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Download File in .Net Compact Framework

Due to the fact that the .Net Compact Framework has a stripped down version of System.Net, the class System.Net.WebClient is not present. This complicates certain tasks that were simple on the desktop, such as downloading a file from the web.

On the desktop, something like this would work just fine for certain applications:

System.Net.WebClient client = new WebClient();
client.DownloadFile(url, destinationFile);

Unfortunately, that’s not a possibility in the compact framework. You’ve got to use WebRequest objects and IO streams, etc. But I kind of like the idea of a single function call to download a file and send it to a destination on disk, so I threw together the following .Net class in C# for your enjoyment.

/// Class used to download files from the web when System.Net.WebClient
/// is unavailable
class FileDownloader
{
/// Download a file from the web.
/// url - URL of the file to download
/// destination - Full path of the destination of the file we are downloading
/// returns - flag indicating whether the file download was successful
public static bool DownloadFile(string url, string destination)
{
bool success = false;

System.Net.HttpWebRequest request = null;
System.Net.WebResponse response = null;
Stream responseStream = null;
FileStream fileStream = null;

try
{
request = (System.Net.HttpWebRequest)System.Net.WebRequest.Create(url);
request.Method = "GET";
request.Timeout = 100000; // 100 seconds
response = request.GetResponse();

responseStream = response.GetResponseStream();

fileStream = File.Open(destination, FileMode.Create, FileAccess.Write, FileShare.None);

// read up to ten kilobytes at a time
int maxRead = 10240;
byte[] buffer = new byte[maxRead];
int bytesRead = 0;
int totalBytesRead = 0;

// loop until no data is returned
while ((bytesRead = responseStream.Read(buffer, 0, maxRead)) > 0)
{
totalBytesRead += bytesRead;
fileStream.Write(buffer, 0, bytesRead);
}

// we got to this point with no exception. Ok.
success = true;
}
catch (Exception exp)
{
// something went terribly wrong.
success = false;
Debug.WriteLine(exp);
}
finally
{
// cleanup all potentially open streams.

if(null != responseStream)
responseStream.Close();
if(null != response)
response.Close();
if(null != fileStream)
fileStream.Close();
}

// if part of the file was written and the transfer failed, delete the partial file
if (!success && File.Exists(destination))
File.Delete(destination);

return success;
}
}

{ 10 } Comments

  1. wocketfast | May 22, 2008 at 11:29 am | Permalink

    Good looking bit of code, has saved me alot of time! Just adding credentials to it.

    Thanks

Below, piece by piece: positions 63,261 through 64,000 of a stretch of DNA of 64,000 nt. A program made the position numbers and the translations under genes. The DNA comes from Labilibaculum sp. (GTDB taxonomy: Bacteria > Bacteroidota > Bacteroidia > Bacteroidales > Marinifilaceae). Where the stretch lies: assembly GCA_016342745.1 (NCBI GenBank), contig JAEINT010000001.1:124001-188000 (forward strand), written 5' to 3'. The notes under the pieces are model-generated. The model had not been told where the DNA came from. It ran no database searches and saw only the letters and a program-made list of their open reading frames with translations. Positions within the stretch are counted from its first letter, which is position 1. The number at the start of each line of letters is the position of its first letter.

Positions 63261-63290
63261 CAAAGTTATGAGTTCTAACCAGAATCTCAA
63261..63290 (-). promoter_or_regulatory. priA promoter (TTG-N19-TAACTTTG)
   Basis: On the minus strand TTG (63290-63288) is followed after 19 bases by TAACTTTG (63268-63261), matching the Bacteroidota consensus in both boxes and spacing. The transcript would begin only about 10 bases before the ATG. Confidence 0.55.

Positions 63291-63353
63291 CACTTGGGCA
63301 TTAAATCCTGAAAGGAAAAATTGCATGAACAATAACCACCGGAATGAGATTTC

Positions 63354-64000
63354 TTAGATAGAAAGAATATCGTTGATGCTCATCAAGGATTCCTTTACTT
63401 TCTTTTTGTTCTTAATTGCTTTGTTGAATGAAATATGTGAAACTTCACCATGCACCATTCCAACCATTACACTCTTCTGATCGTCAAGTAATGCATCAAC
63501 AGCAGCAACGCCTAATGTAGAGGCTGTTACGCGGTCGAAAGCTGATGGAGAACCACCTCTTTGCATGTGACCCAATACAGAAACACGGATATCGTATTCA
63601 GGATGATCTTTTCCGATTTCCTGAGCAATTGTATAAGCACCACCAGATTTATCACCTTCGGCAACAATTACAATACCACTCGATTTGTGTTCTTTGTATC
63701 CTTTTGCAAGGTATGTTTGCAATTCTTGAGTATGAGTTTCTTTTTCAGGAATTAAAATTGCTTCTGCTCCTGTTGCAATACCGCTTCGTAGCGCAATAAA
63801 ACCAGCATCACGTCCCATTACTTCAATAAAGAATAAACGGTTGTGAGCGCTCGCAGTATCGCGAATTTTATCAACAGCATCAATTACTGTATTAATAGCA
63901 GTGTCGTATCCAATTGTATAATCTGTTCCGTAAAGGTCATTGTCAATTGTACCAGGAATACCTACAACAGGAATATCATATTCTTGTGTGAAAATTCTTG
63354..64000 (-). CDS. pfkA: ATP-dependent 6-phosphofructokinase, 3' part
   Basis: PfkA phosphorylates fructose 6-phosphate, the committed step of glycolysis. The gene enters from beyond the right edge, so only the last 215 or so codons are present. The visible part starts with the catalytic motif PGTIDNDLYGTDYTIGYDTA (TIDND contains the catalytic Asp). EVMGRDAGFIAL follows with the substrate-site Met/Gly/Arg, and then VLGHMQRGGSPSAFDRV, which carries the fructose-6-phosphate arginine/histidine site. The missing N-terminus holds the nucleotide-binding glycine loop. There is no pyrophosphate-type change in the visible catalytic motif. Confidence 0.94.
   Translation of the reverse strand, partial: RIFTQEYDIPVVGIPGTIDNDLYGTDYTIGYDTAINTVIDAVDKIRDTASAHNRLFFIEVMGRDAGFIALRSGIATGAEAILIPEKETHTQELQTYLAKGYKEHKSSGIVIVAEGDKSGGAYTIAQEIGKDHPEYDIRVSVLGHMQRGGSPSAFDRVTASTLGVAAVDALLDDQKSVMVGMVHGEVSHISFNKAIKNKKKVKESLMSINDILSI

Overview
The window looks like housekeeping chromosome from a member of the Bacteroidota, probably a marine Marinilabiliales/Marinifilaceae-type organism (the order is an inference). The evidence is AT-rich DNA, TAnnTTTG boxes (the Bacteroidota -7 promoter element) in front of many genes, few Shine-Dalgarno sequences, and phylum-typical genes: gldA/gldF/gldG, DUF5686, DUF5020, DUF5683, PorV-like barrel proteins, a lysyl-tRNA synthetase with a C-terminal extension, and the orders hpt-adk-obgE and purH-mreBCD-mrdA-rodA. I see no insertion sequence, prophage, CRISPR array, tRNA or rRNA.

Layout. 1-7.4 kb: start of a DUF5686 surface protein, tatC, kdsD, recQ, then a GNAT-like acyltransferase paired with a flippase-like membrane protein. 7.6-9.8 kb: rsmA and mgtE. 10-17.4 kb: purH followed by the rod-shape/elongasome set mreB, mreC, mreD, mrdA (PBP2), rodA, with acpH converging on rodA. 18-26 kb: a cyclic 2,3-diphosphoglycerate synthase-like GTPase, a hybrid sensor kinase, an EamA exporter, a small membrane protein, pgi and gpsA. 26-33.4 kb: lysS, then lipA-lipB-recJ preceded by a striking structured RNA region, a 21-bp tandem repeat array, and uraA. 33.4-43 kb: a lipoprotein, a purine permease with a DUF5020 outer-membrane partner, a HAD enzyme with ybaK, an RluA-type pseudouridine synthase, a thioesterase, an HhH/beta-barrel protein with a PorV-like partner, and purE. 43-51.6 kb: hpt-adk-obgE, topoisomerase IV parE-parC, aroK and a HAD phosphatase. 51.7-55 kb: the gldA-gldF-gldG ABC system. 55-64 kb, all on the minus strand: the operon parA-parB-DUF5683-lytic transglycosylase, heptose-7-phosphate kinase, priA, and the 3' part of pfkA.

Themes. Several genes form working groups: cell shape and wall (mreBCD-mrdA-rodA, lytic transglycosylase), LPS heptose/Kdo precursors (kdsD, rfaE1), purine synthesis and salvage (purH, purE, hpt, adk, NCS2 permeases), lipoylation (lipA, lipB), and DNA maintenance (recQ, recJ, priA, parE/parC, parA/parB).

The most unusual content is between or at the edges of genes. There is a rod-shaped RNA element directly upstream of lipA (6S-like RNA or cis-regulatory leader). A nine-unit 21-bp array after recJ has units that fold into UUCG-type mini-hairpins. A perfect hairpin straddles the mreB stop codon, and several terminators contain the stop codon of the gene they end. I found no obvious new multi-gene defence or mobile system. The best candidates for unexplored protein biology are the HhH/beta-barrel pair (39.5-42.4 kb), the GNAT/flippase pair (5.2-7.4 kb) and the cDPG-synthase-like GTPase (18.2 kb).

2. Dave Falkner | September 16, 2008 at 9:05 am | Permalink

    Very useful and informative – thanks a bunch for sharing.

  3. Rudi | January 1, 2009 at 1:36 pm | Permalink

    Thank you very much!!!!

  4. s_limak | January 22, 2009 at 6:34 am | Permalink

    Good job!

  5. dexidle | January 29, 2009 at 9:55 pm | Permalink

    You save me alot… good job

  6. Dave | April 9, 2009 at 3:51 pm | Permalink

    You are a lifesaver!

  7. Christopher Palmer | May 4, 2009 at 2:11 pm | Permalink

    Hey! Thanks for this, I’ll be putting it into a Media Lab project on WinMo phones (with a thanks to you).

    I hate the CF.

  8. admin | May 5, 2009 at 6:30 am | Permalink

    I’ve been interested in the media lab for years; you do some really cool projects over there. I’m glad you could incorporate this code.

    I agree with you though: the CF often times felt like there were arbitrary exclusions made; things that should have made it into the SDK that did not. I’ve been doing a lot of iPhone development lately, and its amazing to me how much more feature complete the SDK is versus what is available in the CF. I guess you could always use the MFC or lower level C++ Windows libraries available on WinMo, but that opens an entirely different can of worms, with its own set of discrepancies from the Windows API. Plus I just read that the new Windows Marketplace for mobile apps will be limited to code written for the .Net CF, so it pretty much excludes the use of unmanaged calls to the C apis.

  9. Ariel Padilla | February 18, 2011 at 4:38 pm | Permalink

    Exelente codigo, felicidades y gracias por la aportacion

  10. Glen H | April 21, 2012 at 10:19 am | Permalink

    It’s the code that keeps on giving. Thanks!

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  1. [...] The code i’m using for the download is based on http://spitzkoff.com/craig/?p=24 [...]

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